[rspec-users] rspec 1 - nested examples (in an each block) use the final block variable 4 times instead of each of the 4 once

nruth nick.rutherford at gmail.com
Fri Jul 30 21:08:39 EDT 2010


Hi Ash

I've found let and before useful in different situations. I like let
as a 'new feature' but am not sure it replaces, or is necessarily
superior to, @vars in all cases for specs.

If I want to set up a context to run some examples in (models created
with machinist, associations, etc) then the before block makes it
clear that that's the state the examples are running against, and the
@vars give me a (quick and dirty?) hook to refer back to parts of that
setup (e.g. associated models) in the spec examples.

Of course, this can be done with let as well, but since they are lazy-
evaluated you can end up with your examples running in the wrong
context. For example: http://gist.github.com/501517

So after falling in love with let I've found sometimes it isn't worth
the overhead & it's just quicker and tidyer to use before/@ ? I wonder
whether in the end the only difference is the syntax highlighting,
couple of extra lines of code or @ character, and perhaps the time /
thought process in getting there.

back to op briefly, I ended up with this approach for the specs
instead:

  describe "#add_question_set_of_type('Abstract Reasoning')" do
    let(:subtest) {'Abstract Reasoning'}
    it_should_behave_like "adding a question set"
  end

  describe "#add_question_set_of_type('Decision Analysis')" do
    let(:subtest) {'Decision Analysis'}
    it_should_behave_like "adding a question set"
  end

etc…

perhaps not ideal if another test is added in later, and I wanted
coverage of that too for free, but it avoided the immediate problem &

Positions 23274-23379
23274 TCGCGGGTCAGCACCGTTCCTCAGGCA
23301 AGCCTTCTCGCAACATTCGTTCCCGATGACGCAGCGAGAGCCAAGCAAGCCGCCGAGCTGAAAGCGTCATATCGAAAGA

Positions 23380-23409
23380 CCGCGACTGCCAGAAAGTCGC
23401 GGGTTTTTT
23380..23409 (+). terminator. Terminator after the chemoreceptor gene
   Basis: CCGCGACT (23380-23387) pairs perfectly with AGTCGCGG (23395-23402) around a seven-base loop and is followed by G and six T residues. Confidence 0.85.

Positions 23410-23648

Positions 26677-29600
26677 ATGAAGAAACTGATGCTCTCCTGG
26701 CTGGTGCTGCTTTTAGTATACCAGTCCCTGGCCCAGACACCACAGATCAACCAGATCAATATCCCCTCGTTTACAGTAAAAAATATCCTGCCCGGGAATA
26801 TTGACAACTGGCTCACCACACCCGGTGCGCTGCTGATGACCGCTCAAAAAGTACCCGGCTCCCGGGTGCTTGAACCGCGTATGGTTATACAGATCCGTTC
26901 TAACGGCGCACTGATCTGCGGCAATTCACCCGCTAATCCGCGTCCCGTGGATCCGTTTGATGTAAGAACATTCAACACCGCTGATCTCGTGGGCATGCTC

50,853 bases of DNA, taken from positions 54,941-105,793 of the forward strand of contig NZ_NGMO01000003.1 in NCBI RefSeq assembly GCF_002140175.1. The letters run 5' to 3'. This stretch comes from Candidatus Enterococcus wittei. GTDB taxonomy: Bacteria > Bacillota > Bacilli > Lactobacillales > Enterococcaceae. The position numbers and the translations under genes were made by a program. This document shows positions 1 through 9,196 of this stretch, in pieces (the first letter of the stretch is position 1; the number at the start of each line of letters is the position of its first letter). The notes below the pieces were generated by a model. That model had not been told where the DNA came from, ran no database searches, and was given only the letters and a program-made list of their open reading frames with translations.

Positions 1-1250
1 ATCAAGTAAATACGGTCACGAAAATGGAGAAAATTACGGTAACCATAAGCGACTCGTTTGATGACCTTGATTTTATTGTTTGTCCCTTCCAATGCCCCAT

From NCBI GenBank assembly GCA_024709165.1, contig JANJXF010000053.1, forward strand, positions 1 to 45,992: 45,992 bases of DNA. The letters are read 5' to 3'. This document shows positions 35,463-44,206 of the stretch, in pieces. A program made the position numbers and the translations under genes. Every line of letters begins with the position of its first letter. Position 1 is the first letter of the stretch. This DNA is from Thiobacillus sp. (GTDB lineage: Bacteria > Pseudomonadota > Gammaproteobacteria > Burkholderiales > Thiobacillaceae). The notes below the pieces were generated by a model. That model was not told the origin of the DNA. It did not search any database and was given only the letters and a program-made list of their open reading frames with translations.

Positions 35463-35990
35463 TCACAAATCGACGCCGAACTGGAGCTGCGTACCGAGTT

is more clear what's going on.

I certainly prefer let and subject to @vars for shared examples -
again both work, but I find subject & lets provide a clear interface
for the shared example groups which I felt was lacking when passing
@variables around.

Re: error / warning message, at the same scope (i.e. an accident, as
in the op) then yes that could be quite useful for spotting mistakes.
I'm not so sure about in different blocks though, it's probably
intentional there (different context).

Re: redefining vs refactoring - I like what you're saying (reminds me
of dry vs non-dry specs, and I find myself refactoring a lot of my old
spaghetti specs lately), but wonder if there are (edge) cases where
it's useful or necessary. Maybe there's some discussion dating back to
when the feature was added. It may be stylistic though, rather than
enforceable?

Re: LSP, food for thought, nothing to add at present unfortunately.
Not sure what angle you're approaching shared examples from with that
though, do you mean redefining lets inside of the shared example
groups, or something else?

Cheers,
Nick

On Jul 30, 11:13 pm, Ashley Moran <ashley.mo... at patchspace.co.uk>
wrote:
> On 30 Jul 2010, at 10:00 PM, nruth wrote:
>
> >http://gist.github.com/501296
>
> > I don't think anything needs to change, though a wrapper function
> > (each + an inner describe) might help flag it as a possible pitfall.
>
> Hi Nick
>
> I think the "before + ivar" pattern (below) is on its way out.  At least, I consider it deprecated in my head:
>
>   describe "before" do
>     before(:each) { @foo = "bar" }
>     before(:each) { @foo = "baz" }
>
>     it "does this" do
>       @foo.should eq "baz"
>     end
>   end
>
> But the new syntax does indeed let you redefine `let` blocks.
>
>   describe "let" do
>     let(:foo) { "bar" }
>     let(:foo) { "baz" }
>
>     it "does this (currently)" do
>       foo.should eq "baz"
>     end
>   end
>
> Arguably, this is not the most desirable behaviour, as it leads to silent/confusing failures, as you've seen.  Maybe it would be better if this raised an error?  (Which is only an option with `let`, not with ivars.)
>
> Also, when combined with shared examples, this could conceivably be used to violate the Liskov Substitution Principle (if the LSP applies to specs).  While Ruby as a language lets you redefine stuff at will, I'm not sure that's appropriate here.  I can't imagine wanting to redefine a let, instead of factoring it out properly.  Anyone got any thoughts on that?
>
> Ash
>
> --http://www.patchspace.co.uk/http://www.linkedin.com/in/ashleymoran
>
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